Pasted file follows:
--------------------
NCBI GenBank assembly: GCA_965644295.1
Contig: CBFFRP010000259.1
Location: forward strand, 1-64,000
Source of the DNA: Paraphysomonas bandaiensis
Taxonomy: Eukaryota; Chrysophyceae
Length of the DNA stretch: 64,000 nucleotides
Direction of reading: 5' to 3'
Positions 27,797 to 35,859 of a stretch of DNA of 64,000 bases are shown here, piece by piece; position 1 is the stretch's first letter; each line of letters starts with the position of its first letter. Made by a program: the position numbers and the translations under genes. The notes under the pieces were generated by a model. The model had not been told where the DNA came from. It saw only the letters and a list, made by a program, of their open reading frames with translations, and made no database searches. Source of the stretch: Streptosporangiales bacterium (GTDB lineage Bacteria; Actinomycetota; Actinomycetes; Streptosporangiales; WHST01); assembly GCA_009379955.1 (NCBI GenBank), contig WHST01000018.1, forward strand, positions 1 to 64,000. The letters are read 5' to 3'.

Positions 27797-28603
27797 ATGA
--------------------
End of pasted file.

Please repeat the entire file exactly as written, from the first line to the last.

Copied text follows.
NCBI GenBank assembly: GCA_965644295.1
Contig: CBFFRP010000259.1
Location: forward strand, 1-64,000
Source of the DNA: Paraphysomonas bandaiensis
Taxonomy: Eukaryota; Chrysophyceae
Length of the DNA stretch: 64,000 nucleotides
Direction of reading: 5' to 3'
Positions 27,797 to 35,859 of a stretch of DNA of 64,000 bases are shown here, piece by piece; position 1 is the stretch's first letter; each line of letters starts with the position of its first letter. Made by a program: the position numbers and the translations under genes. The notes under the pieces were generated by a model. The model had not been told where the DNA came from. It saw only the letters and a list, made by a program, of their open reading frames with translations, and made no database searches. Source of the stretch: Streptosporangiales bacterium (GTDB lineage Bacteria; Actinomycetota; Actinomycetes; Streptosporangiales; WHST01); assembly GCA_009379955.1 (NCBI GenBank), contig WHST01000018.1, forward strand, positions 1 to 64,000. The letters are read 5' to 3'.

Positions 27797-28603
27797 ATGA